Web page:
At Stamford Park Primary School, we believe that all our children can become fluent readers and writers. This is why we teach early reading through Little Wandle Letters and Sounds Revised - a systematic, synthetic phonics programme designed to teach children the skills of reading needed for accessing our school’s holistic curriculum. We start to teach phonics in Reception, following the Little Wandle progression, which ensures children build on their growing knowledge of the alphabetic code, systematically, so that they can master phonics to read and spell words as they move through school.
The Little Wandle programme overview can be found here.
Each year, in the autumn term, we deliver an information evening for parents so that they can find out more about Little Wandle.
Why learning to read is so important:
- Reading is essential to access all areas of the curriculum
- Positive attitudes to reading and choosing to read have academic, social and emotional benefits for children
How children learn to read:
- Phonics is the only route to decoding
- Learning to say the phonic sounds (phonemes)
- By blending phonic sounds to read words
- Increasing children’s fluency in reading sounds, words and books
Reading fully decodable books
- Children must read books consistent with their phonic knowledge.
- It is essential not to use other strategies to work out words (including guessing words, deducing meaning from pictures, grammar, context clues or whole word recognition)
- Books must be fully decodable and follow the Little Wandle scheme progression
- Children need to read books in a progressive sequence until they can decode unfamiliar words confidently
The role of Parents’ and Carers’
Supporting your child with reading
There are two different types of books that pupils bring home: reading practice and books to share for pleasure.
Children take home books they have read at school to re-read at home to build fluency.
Although your child will be taught to read at school, you can have a huge impact on their reading journey by continuing their practice at home. Please see this video for further information: Reading at Home
You can have a positive impact on your child’s reading by:
- Modelling the importance of reading practice to develop fluency
- Use voice, expression, discuss unfamiliar vocabulary, talk about the pictures, and predict what might happen next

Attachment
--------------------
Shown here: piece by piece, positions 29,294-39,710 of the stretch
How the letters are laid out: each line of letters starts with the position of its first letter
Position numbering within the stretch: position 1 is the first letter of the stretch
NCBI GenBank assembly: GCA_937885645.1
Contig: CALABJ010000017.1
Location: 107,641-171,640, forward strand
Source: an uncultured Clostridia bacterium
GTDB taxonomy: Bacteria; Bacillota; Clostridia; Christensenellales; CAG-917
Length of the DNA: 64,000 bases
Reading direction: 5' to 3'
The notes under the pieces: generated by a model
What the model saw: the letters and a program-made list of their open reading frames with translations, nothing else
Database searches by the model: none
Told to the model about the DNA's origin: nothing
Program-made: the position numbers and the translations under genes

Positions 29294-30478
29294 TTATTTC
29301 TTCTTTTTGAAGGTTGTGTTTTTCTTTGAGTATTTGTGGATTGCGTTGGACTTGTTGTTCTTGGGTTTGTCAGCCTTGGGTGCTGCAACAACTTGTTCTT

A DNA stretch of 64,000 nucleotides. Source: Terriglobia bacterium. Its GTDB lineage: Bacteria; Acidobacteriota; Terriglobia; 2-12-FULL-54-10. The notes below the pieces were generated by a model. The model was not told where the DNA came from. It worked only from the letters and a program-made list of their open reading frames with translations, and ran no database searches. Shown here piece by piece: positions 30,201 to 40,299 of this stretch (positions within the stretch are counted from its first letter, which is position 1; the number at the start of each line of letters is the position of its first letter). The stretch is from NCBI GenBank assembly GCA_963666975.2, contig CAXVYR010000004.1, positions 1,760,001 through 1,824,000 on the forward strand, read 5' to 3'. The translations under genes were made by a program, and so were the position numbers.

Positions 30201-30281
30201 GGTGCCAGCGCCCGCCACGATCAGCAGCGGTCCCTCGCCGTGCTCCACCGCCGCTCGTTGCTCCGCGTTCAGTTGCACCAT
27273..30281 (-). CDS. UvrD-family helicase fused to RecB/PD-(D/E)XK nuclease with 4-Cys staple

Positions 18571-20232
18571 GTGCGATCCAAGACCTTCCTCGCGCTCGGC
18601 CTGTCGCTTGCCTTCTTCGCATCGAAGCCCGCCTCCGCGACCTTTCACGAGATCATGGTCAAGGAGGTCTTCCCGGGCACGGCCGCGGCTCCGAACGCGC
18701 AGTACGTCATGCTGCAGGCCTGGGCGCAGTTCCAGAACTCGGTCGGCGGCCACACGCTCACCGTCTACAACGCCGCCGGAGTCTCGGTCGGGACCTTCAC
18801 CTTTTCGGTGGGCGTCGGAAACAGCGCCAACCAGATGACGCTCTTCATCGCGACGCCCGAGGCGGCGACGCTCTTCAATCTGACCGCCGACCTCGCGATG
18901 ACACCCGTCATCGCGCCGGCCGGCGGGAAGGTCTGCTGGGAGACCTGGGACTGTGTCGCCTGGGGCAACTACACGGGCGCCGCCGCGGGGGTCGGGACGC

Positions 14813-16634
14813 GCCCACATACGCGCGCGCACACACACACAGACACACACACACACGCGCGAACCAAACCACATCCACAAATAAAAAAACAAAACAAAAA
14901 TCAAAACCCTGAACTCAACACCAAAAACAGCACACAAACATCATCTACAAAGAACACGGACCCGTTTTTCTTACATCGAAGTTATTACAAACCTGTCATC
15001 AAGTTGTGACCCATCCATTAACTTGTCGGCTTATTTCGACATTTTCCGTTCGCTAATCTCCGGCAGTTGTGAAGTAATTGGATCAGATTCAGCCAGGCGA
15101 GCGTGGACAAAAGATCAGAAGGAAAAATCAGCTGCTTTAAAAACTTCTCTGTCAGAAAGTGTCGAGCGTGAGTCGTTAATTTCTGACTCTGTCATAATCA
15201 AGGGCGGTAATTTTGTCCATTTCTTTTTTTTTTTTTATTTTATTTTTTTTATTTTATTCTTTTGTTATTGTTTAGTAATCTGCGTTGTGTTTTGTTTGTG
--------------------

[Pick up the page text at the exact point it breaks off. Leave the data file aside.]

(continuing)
- Give positive, yet informative feedback in the home reading record once a week
There are two types of reading book that your child may bring home:
- A reading practice book. This will be at the correct phonic stage for your child. They should be able to read this fluently and independently.
- A sharing book. Your child will not be able to read this on their own. This book is for you both to read and enjoy together.
Reading at home encourages a love of books, along with developing vocabulary and discussion.
Reading practice book
This book has been carefully matched to your child’s current reading level. If your child is reading it with little help, please don’t worry that it’s too easy – your child needs to develop fluency and confidence in reading.
Listen to them read the book. Remember to give them lots of praise – celebrate their success! If they can’t read a word, read it to them. After they have finished, talk about the book together.
In order to encourage your child to become a lifelong reader, it is important that they learn to read for pleasure. The sharing book is a book they have chosen for you to enjoy together.
Please remember that you shouldn’t expect your child to read this alone. Read it to or with them. Discuss the pictures, enjoy the story, predict what might happen next, use different voices for the characters, explore the facts in a non-fiction book. The main thing is that you have fun!
Phonics Speech Sound Articulation
These videos are designed to be shared with families by schools following Little Wandle Letters and Sounds Revised.